BuzzFeed Life reached out to two insect-sting allergy experts and fellows of the American Academy of Allergy, Asthma, and Immunology: Dr. Jackie Eghrari-Sabet, who runs Family Allergy & Asthma Care in Gaithersburg, Maryland, and Dr. Clifford Bassett, founder of Allergy and Asthma Care of New York, to find out.
“Just because your lip swells up so big, it doesn’t mean you’re allergic. It’s reacting like any part of your body when stung by a bee or wasp, it’s just more visible because it’s your face,” Eghrari-Sabet says. As for first-aid, she suggests carefully removing the stinger if you can, applying ice, and taking an antihistamine like Benadryl or Allegra to help with the swelling.
“If the reaction goes past where you were stung, you might have a severe allergic reaction, or ‘anaphylaxis’. This can include swelling of additional areas of your body where you weren’t stung such as the eyes and neck, itchiness, hives, difficulty breathing and swallowing, and even loss of consciousness,” says Eghrari-Sabet. If you experience any of these, you should go to the hospital for treatment and an epinephrine autoinjector (EpiPen).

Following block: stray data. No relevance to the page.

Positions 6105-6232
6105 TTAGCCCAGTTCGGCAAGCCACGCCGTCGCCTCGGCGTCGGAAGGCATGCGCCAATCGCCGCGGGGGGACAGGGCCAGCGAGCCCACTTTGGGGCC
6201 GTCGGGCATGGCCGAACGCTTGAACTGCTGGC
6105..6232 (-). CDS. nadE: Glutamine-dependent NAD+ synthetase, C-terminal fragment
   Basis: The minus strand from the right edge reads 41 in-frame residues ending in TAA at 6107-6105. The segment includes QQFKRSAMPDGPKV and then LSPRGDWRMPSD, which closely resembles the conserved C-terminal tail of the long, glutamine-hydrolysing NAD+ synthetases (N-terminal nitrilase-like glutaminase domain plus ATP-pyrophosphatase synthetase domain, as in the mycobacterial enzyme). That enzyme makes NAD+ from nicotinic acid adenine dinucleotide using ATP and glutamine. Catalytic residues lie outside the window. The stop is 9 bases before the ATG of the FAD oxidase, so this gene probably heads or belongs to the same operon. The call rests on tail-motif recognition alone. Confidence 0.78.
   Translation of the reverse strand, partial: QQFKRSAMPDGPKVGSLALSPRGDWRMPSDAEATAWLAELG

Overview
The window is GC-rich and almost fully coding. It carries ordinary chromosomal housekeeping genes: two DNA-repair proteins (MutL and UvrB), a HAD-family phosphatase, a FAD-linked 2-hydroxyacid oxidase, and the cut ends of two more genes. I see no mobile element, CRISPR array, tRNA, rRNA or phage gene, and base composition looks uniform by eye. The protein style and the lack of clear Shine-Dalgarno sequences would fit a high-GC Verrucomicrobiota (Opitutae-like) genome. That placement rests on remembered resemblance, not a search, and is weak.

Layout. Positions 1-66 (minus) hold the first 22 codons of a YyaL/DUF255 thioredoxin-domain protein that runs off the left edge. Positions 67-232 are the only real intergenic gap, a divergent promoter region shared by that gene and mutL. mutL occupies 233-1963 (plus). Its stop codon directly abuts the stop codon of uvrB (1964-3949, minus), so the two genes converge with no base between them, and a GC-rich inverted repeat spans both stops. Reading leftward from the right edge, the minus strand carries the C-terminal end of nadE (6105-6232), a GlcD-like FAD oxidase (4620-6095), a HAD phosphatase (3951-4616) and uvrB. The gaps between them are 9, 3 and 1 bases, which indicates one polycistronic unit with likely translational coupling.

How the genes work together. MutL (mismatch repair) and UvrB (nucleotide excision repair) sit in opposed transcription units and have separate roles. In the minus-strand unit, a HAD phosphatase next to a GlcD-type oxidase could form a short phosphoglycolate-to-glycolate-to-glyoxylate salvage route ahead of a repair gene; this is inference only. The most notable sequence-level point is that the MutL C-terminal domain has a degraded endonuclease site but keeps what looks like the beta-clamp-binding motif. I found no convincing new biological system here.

Fortunately, this is very rare. According to the American College of Allergy, Asthma & Immunology, only 3% of adults in the United States will have a potentially life-threatening allergic reaction to insect stings.
And try to be extra careful when you’re outside this summer.
You can read the whole post on BuzzFeed Life: 7 People Who Learned The Hard Way Why You Shouldn’t Mess With Bees.